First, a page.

Working Hard – 3D Illustration

It’s been mostly animation that’s been going through the studio so I thought it would be fun to put together a 3D illustration. It started off as a quick mock up experimenting with some volumetric atmospherics and ended up being very handy in getting a solid workflow from Lightwave 3D to Substance Painter and back to Lightwave and Blender for rendering.

After creating the 3D mock up I started modelling individual higher quality versions of the hard surfaces with sub-divided surfaces. I UV unwrapped them using PLG UV tools, interpolated the UV space as linear corners and froze the geometry for export.

Eager to start painting surfaces I fired up Substance Painter 2017.3 and sent across a few items via OBJ (which retains the UV layout without a texture in place).¬† I built up some surfaces and exported the textures back to Lightwave to build up the surfaces, which is mostly just plugging in images into there matching BSDF shader channels. After putting together a quick video tutorial on RGB mattes using the assets I lost some of my drive and wasn’t feeling the creative flow so went back to the drawing board and drew over the initial 3D mock up including a character to complete the scene and get a better picture of the completed image.

Shortly after I’d finished up the character modelling I created a morph shape to better align with the sketch, taking full advantage of the new ‘Layout’ view in modeller. With all geometry and UV’s in place it was time to send back over to Substance Painter and start building up materials again, so I also took advantage of UDIM texture spaces by creating a 1-10 numbered PNG sequence with suffix _1001, _1002 etc, loading them into the UV viewport as a guide and re-positioning the current item UV’s to fill the new spaces.

A quick export and I was again in Substance Painter, but now with all the elements needed for the scene and lovely texture sets. I settled on using 2k textures in 9 texture sets as I had previously come across performance issues with the Nvidia GTX 970, this, as it turns out, was because of the slower portion of VRAM on the card causing lags, having replaced that card with a GTX 1080 I’m now thinking I could of pushed that to 4k as it seems that being able to solo texture sets also helps with performance.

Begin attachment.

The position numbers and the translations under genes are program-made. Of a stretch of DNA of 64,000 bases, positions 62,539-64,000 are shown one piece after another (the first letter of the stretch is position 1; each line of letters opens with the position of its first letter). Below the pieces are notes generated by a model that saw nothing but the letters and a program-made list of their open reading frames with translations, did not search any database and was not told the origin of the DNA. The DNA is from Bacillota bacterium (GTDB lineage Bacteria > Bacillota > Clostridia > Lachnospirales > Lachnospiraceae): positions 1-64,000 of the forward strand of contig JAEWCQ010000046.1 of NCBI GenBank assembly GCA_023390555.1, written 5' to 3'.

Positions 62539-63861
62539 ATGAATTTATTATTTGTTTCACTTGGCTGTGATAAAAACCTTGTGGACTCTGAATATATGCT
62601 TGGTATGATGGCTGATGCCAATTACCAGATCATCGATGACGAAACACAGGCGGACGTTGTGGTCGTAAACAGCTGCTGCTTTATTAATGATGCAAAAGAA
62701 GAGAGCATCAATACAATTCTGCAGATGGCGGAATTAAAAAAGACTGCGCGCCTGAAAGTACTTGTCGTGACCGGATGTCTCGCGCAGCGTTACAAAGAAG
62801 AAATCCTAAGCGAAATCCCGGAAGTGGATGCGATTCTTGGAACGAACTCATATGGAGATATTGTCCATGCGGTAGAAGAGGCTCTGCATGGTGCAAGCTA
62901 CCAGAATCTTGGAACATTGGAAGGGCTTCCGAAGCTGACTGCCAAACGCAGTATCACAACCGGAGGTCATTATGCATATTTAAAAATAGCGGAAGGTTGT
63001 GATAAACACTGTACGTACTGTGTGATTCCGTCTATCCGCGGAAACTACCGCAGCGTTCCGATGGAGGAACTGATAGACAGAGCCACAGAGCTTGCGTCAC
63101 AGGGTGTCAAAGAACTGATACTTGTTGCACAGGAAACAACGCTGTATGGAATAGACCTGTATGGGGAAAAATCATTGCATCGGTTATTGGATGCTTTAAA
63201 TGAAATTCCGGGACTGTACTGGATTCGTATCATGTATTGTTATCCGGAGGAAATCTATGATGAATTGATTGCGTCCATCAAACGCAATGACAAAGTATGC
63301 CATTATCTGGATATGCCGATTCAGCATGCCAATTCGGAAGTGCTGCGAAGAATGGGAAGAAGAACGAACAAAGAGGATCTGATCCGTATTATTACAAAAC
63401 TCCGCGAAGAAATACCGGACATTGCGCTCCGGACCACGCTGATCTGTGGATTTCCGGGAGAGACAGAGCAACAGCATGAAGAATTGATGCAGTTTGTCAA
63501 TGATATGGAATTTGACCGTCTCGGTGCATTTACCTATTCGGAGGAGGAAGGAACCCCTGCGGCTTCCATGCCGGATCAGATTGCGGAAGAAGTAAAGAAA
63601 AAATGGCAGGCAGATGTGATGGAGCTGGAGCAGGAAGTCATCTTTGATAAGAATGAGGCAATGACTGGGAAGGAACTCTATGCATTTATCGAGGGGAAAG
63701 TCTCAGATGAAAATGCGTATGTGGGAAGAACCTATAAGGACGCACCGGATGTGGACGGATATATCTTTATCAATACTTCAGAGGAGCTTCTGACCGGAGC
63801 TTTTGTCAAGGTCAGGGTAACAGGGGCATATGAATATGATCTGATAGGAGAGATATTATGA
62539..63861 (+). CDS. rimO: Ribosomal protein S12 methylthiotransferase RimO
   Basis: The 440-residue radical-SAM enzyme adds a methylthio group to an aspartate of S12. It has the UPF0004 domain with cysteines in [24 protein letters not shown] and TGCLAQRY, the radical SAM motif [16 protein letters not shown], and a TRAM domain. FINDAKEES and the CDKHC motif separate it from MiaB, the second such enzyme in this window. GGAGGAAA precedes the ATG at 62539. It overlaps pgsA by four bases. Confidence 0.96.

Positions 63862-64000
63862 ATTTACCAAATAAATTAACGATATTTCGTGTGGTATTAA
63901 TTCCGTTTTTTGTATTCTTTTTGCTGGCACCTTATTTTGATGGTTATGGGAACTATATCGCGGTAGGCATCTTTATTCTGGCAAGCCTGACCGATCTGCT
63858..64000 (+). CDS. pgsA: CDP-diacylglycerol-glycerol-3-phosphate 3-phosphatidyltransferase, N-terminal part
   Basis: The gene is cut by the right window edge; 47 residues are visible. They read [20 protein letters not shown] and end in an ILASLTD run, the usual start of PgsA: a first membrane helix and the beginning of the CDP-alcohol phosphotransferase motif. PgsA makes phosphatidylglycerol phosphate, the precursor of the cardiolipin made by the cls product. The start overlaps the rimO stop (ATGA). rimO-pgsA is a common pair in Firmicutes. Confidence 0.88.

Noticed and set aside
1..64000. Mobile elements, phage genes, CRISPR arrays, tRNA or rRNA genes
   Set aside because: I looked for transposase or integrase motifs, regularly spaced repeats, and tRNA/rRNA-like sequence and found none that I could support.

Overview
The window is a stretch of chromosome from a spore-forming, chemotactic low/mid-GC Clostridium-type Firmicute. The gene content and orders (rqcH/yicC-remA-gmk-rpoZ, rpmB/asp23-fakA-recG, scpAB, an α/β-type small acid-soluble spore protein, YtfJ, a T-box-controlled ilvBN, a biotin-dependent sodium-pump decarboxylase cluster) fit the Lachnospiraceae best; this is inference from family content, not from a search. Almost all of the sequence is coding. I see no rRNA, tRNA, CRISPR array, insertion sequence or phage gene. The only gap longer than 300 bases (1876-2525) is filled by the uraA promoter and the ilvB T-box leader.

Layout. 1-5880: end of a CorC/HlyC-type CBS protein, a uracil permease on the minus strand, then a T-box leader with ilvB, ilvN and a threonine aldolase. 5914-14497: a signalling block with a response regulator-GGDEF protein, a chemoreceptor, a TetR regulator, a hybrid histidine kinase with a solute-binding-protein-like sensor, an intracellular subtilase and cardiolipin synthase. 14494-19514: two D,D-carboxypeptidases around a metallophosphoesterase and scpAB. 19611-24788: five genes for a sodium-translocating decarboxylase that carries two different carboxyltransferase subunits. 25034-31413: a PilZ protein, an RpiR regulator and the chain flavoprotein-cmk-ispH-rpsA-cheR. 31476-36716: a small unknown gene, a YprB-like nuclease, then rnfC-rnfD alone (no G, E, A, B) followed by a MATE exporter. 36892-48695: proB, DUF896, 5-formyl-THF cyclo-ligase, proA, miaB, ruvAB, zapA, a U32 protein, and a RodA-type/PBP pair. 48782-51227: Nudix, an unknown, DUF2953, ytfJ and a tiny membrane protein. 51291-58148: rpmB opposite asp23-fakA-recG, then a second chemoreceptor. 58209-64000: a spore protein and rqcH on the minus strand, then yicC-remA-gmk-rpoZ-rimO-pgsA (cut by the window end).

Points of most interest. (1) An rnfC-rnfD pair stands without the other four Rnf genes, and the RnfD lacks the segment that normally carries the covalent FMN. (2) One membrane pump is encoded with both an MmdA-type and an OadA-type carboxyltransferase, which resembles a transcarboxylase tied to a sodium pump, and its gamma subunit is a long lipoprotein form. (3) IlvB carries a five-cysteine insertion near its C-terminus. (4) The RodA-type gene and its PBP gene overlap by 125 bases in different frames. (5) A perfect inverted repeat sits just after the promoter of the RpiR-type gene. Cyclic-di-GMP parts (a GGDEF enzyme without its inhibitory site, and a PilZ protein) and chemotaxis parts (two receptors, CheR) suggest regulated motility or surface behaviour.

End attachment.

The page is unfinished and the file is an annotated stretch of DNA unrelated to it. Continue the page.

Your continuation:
With texture painting completed I exported all the texture sets, having to create a custom export profile that ensured the UDIM¬† (1001, 1002) was placed at the very end of the filename. I started building up the materials in Lightwave again but was not overly happy with the result, instead preferring the render coming out of IRAY, the built-in render engine Substance Painter uses. I think this may of been due to a more complex studio environment map in Substance Painter so I decided to capture an HDRI environment of the studio. The image was capture with a Ricoh Theta S with HDR mode, that captures a high dynamic range image in a single compressed 8bit image that I then process in photoshop into a 32bit hdr image closely matching the luma values of similar HDRI’s captured with 5+ stop exposure bracketing.

With all the materials, cameras and lights in place I thought it would be interesting to see how Lightwave 2018 and Blender Cycles renderer’s compare, given a now very similar Principled BSDF shader setup. Lightwave was setup with an environment light, area lights to emit blue from the screens, a spherical light for the desk lamp on no GI. Blender using emissive surfaces and a textured environment, with all render elements as default apart from increasing the pathtracing samples to 400 (I’m new to Cycles rendering). The Lightwave 2018 render took ~30mins on a stock i7 4930k restricted to 8 cores as did the GPU compute render from Cycles on a single GTX 1080. However, I’m aware this is not a apples to apples comparison as, amoung many other things, Lightwave isn’t using any multi bounce GI.

Lightwave 2018 // i7 4930K (8 cores)

Blender Cycles // GTX 1080

IRAY in Substance Painter (with more post processing)